Kopperl v. Bain et al
Ruling on Pending Discovery Motions: 55 Motion for Protective Order is granted in limited part, without prejudice to reconsideration if Judge Haight reinstates Count Nine of defendants' Amended Counterclaims at a later time; and 59 Motion f or Protective Order and 59 Motion to Quash are granted also without prejudice to reconsideration if Judge Haight reinstates Count Nine of defendants' Amended Counterclaims at a later time. See Attached. Signed by Judge Joan G. Margolis on 5/1/2014. (Watson, M.)
IN THE UNITED STATES DISTRICT COURT
FOR THE DISTRICT OF CONNECTICUT
KENT S. BAIN ET AL.
3:09 CV 1754 (CSH)
DATE: MAY 1, 2014
RULING ON PENDING DISCOVERY MOTIONS
The factual and procedural history behind this litigation is set forth in considerable
detail in three prior rulings in this case: the Ruling on Plaintiff's Motion to Dismiss Amended
Counterclaims of Certain Defendants, filed August 30, 2010 by Senior U.S. District Judge
Charles S. Haight, Jr. (Dkt. #35)["August 2010 Ruling"], this Magistrate Judge’s Ruling on
Pending Discovery Disputes, filed January 17, 2012 (Dkt. #65), and this Magistrate Judge's
Ruling on Defendants' Motion for Protective Order and to Quash Subpoenas, filed May 22,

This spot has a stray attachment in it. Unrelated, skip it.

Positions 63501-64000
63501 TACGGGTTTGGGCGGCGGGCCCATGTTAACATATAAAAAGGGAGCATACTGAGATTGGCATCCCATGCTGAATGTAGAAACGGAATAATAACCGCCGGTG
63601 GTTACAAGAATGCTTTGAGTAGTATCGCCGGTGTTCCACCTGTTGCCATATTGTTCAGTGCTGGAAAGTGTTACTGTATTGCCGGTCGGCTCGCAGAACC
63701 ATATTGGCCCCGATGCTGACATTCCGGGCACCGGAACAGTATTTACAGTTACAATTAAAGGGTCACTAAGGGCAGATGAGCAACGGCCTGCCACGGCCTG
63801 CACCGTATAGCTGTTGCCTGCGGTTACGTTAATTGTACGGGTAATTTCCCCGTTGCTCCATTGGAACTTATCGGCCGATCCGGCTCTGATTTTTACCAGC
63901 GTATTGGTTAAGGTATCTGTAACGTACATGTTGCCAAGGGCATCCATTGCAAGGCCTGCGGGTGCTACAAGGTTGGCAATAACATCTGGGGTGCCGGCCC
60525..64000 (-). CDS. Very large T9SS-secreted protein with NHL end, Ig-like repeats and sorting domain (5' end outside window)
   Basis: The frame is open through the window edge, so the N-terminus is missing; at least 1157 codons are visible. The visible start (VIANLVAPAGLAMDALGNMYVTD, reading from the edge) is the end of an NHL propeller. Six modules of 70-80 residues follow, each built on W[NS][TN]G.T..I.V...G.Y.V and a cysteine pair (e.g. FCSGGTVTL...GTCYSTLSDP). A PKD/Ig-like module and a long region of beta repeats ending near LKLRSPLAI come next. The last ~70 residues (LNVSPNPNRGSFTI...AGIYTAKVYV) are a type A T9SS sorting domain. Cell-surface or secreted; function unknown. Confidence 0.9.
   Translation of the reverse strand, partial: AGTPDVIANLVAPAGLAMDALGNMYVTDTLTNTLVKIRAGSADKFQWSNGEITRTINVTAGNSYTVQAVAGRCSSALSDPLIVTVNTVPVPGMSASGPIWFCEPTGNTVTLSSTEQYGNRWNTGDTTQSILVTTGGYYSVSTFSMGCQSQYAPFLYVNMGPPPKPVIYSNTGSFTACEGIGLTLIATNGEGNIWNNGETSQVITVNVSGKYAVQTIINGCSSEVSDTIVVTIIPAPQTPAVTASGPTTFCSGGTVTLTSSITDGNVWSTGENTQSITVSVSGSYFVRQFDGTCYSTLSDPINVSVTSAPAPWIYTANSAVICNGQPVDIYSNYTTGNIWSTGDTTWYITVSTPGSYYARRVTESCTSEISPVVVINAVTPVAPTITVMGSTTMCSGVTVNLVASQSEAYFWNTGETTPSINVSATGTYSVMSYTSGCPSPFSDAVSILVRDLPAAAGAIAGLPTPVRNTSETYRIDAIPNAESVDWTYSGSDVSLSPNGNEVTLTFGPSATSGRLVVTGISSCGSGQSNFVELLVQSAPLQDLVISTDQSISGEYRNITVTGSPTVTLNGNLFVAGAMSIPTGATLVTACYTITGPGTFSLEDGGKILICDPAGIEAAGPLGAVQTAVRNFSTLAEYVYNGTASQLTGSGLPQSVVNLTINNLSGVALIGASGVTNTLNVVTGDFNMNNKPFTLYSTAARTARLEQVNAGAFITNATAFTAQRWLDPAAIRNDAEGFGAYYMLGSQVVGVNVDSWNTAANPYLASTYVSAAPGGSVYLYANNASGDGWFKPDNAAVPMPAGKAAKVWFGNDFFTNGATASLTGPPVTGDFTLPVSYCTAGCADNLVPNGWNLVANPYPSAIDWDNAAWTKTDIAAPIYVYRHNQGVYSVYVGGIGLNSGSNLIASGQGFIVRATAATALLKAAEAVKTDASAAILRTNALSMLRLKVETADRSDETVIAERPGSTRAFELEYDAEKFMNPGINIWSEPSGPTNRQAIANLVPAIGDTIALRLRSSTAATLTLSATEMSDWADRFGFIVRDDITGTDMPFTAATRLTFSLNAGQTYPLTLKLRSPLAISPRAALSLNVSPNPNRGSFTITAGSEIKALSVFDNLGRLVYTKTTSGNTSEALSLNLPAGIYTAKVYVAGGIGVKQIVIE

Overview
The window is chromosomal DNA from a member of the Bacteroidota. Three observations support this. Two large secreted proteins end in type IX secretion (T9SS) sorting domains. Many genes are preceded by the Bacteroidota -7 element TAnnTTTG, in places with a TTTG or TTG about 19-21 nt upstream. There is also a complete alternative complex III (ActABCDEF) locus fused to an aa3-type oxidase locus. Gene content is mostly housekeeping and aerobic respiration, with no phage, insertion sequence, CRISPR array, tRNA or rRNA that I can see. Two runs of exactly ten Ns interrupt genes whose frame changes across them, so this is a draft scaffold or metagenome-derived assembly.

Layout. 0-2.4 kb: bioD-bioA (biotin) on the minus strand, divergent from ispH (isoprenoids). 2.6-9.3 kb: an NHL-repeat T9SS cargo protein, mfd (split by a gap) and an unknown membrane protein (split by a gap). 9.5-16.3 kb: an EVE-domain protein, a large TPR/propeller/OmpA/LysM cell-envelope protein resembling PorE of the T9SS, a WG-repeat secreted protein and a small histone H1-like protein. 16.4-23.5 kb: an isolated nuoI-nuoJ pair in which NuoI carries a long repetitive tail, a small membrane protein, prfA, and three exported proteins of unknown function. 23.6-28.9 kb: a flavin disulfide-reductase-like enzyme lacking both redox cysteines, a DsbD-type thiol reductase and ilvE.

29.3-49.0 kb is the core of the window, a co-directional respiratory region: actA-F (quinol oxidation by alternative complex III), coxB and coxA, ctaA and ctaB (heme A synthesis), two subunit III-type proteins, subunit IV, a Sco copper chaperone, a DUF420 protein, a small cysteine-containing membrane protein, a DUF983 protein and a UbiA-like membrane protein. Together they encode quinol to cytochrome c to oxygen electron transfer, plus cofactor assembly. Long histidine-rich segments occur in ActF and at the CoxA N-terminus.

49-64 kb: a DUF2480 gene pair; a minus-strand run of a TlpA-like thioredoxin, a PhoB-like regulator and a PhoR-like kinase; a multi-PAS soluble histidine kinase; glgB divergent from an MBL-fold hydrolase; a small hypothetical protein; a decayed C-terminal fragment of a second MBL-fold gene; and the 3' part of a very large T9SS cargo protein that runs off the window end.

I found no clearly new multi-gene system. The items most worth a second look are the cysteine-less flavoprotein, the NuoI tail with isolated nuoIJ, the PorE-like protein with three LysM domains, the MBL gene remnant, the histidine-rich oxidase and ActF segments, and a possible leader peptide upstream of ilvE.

2012 (Dkt. #79), familiarity with which is presumed. Defendants have filed a Motion for
Reconsideration (Dkt. #38), regarding the August 2010 Ruling, which is currently pending.
Under the latest scheduling order, all Motions for Summary Judgment are due within thirty
days of the Court's ruling on defendants' pending Motion to Dismiss. (Dkts. ##80-81; see
also Dkt. #36).
On July 15, 2011, plaintiff filed the pending Motion for Protective Order and brief in
support (Dkts. ##55-56),1 which sought to bar defendants from inquiring into areas that
were only relevant to defendants' counterclaims that had been dismissed without leave to
replead by Judge Haight in the August 2010 Ruling, in particular, Count Nine of defendants'
Copies of case law, from this and other districts, were attached.
Amended Counterclaims. (See Dkts. ##18, 35). Eleven days later, defendants filed their
brief in opposition. (Dkt. #57).2 On August 8, 2011, plaintiff filed his reply brief. (Dkt.
One week later, plaintiff filed his Motion for Protective Order and for Order to Quash
Subpoena and brief in support (Dkts. ##59-60),4 again to prevent defendants from seeking
documents and deposition testimony from Verizon, pursuant to a subpoena dated August 5,